Psychiatry’s Failure in the Recent El Paso and Dayton Shootings

FROM OUR PRINTED SEPT. 2019 EDITION:

Psychiatry’s Failure in the Recent El Paso and Dayton Shootings

Mind-Altering Drugs Again Linked to Hostility/Violence

by Kevin Hall

Citizens Commission on Human Rights,
New England Director

Recently, I wrote an article for the Broadside entitled, “Mental Health Expansion Laws and Policies Following Mass Shootings are Turning People into Walking Time Bombs,” that covered how psychiatry and its drugs, especially the newer antidepressants, have been behind many of the bizarre mass murders that have increased over the past couple of decades since these drugs hit the market. The story also covered some of the psychiatric history of Newtown, Conn. murderer Adam Lanza and how one of his psychiatrists, Paul Fox, was given an 18-month jail sentence in May for having sex with an 18-year-old female patient who claimed Fox was drugging her heavily while pushing sexual acts on this vulnerable teen.

The premise of the article was also that pretty much every time psychiatry and their drugs have been behind creating the mindset of these killers, they lobby for more mental health funding in order to allegedly help prevent the next mass murderer that they have to some degree created.

With the recent murders in El Paso and Dayton, this is “déjà vu all over again,” as former New York Yankee catcher Yogi Berra once said. Although it is very difficult to find a person’s confidential mental health history – a great protection for psychiatrists – some data has come out regarding these two shooters and another recent mass murder attempt that was stopped by good police work. Despite the mental health connections to these cases, as usual, there’s also a call for expanded mental health.

On August 4th, 24-year-old Connor Betts opened fire outside a bar in Dayton, Ohio, killing nine people, including his sister, and injuring twenty-seven.  According to Ohio TV news station WHIO, after being shot and killed by police, it was found that Betts possessed in his pocket or wallet, “bloodied receipts for April 5, June 10 and another date that couldn’t be read. They were for $50 payments. Two were marked for mental health counseling, the other for mental health services.” The psychiatric anti-anxiety drug Xanax was also in his system along with cocaine and alcohol. This category of psychiatric drug, known as benzodiazepine, can increase violence and hostility, especially when mixed with alcohol.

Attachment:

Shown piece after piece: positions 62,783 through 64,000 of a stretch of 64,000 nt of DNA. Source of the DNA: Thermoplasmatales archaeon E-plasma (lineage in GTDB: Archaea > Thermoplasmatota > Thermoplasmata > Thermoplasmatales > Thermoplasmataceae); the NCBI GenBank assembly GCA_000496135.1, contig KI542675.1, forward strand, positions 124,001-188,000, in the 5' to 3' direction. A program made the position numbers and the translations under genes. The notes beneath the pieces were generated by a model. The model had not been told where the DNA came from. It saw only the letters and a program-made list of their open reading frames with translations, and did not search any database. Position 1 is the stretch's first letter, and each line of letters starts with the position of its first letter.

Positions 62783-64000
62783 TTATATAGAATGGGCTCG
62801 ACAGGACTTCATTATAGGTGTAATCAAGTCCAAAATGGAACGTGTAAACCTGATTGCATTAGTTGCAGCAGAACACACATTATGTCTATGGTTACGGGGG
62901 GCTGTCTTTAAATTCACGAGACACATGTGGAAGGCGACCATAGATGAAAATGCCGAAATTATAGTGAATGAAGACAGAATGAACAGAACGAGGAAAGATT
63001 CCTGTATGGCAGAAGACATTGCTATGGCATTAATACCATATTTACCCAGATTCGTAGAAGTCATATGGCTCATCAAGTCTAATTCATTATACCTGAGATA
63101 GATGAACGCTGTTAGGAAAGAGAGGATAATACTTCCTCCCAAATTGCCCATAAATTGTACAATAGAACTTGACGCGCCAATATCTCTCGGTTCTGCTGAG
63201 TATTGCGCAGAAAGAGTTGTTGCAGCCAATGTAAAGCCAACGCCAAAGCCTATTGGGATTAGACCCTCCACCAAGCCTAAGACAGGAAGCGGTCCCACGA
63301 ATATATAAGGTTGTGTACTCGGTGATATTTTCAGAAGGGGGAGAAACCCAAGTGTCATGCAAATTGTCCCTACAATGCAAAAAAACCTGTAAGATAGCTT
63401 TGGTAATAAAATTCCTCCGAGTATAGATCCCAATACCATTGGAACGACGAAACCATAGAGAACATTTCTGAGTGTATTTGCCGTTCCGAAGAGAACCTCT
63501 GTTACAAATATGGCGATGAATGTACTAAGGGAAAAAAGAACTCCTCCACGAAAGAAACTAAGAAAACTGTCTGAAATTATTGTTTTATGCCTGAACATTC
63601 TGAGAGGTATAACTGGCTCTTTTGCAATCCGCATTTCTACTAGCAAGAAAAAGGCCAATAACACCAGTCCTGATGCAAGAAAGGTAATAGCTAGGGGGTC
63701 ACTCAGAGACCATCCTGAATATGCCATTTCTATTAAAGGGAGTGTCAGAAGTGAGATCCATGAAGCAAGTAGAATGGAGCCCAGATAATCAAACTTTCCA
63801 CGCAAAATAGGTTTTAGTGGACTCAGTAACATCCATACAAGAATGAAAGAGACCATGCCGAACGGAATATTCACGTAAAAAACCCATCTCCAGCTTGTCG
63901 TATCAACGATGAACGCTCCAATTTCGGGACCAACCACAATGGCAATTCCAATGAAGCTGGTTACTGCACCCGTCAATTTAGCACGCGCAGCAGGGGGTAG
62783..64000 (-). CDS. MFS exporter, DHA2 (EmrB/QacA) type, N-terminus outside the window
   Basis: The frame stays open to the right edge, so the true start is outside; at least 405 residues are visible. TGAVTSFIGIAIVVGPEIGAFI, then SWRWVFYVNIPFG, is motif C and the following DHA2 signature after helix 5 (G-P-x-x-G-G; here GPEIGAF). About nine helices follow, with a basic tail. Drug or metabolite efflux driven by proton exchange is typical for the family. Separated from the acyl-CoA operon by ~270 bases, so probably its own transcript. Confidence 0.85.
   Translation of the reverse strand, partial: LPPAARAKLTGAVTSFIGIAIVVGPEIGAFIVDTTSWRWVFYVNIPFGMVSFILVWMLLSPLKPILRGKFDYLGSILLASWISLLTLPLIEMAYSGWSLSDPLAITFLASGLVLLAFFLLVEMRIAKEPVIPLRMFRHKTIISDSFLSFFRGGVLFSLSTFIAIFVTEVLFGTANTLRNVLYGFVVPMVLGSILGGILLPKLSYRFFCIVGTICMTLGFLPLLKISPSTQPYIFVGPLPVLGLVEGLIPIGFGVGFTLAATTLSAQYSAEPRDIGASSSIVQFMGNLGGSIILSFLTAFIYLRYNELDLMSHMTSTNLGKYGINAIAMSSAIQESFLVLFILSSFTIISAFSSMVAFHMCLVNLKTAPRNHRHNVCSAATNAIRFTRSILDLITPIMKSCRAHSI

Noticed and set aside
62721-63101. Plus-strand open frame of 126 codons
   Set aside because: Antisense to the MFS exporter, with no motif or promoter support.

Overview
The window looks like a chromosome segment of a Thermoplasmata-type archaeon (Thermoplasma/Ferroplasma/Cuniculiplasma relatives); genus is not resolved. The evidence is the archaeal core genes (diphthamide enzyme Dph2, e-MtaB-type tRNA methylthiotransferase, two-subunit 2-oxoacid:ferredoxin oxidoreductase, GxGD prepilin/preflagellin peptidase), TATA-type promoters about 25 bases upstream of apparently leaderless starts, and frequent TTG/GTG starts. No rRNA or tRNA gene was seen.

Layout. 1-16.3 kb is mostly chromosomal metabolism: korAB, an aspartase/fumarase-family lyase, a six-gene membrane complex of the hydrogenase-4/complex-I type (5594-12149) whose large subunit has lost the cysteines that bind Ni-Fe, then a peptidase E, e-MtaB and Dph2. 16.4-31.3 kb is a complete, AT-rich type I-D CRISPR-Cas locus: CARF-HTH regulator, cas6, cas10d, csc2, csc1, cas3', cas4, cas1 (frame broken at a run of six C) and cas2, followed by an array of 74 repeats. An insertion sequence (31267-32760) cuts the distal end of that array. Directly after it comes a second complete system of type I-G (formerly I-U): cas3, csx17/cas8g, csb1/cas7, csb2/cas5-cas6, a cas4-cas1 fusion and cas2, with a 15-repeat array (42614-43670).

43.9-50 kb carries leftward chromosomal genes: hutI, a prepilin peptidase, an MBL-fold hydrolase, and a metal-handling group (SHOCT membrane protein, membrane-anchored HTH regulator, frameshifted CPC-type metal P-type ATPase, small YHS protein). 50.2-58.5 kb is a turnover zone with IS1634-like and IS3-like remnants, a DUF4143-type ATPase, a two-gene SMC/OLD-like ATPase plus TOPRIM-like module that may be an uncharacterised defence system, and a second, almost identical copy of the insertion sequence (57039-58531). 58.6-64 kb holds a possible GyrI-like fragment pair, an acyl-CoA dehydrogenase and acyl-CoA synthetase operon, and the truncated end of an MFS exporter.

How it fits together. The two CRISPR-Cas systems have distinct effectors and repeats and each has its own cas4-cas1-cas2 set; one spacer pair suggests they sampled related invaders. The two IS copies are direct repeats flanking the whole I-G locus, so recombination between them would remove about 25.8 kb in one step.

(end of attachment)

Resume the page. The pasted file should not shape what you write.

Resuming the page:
On August 2nd, 21-year-old Patrick Crusius opened fire at a Walmart in East-Central El Paso, Texas, killing 22 and wounding 24. Although there hasn’t been a release of Crusius’ medical records, his father, Bryan Crusius, is a trained mental health counselor who worked at Timberlawn Mental Health Systems in Dallas, where he conducted psychological evaluations for patients who may be a danger to themselves or others. He obviously didn’t save people from the danger presented by his own son. The father has also admitted to being a drug addict for over
forty years with substances like opiates, hallucinogens, benzodiazepines, antidepressants and ADHD amphetamines.

August 2nd in Lubbock, Texas, murder was averted due to a tip from the grandmother of 19-year-old William Patrick Williams, when investigators searched his hotel room and found a rifle, 17 loaded magazines, a black trench coat, several knives, black tactical pants and black tactical gloves. Antidepressants and a record of his history of depression were also found on Williams who told his grandmother that he was going to shoot up a local hotel and forced local authorities to kill him. Williams was previously convinced by his grandmother to enter a psychiatric facility on July 13th and they released him.

Maybe it’s time we look more closely at psychiatry and our mental health system for being the source of these murders instead of pouring more money into them which, at best, has been fueling the mind-altering psychiatric drugging of 1/6th of the U.S. population.  ♦

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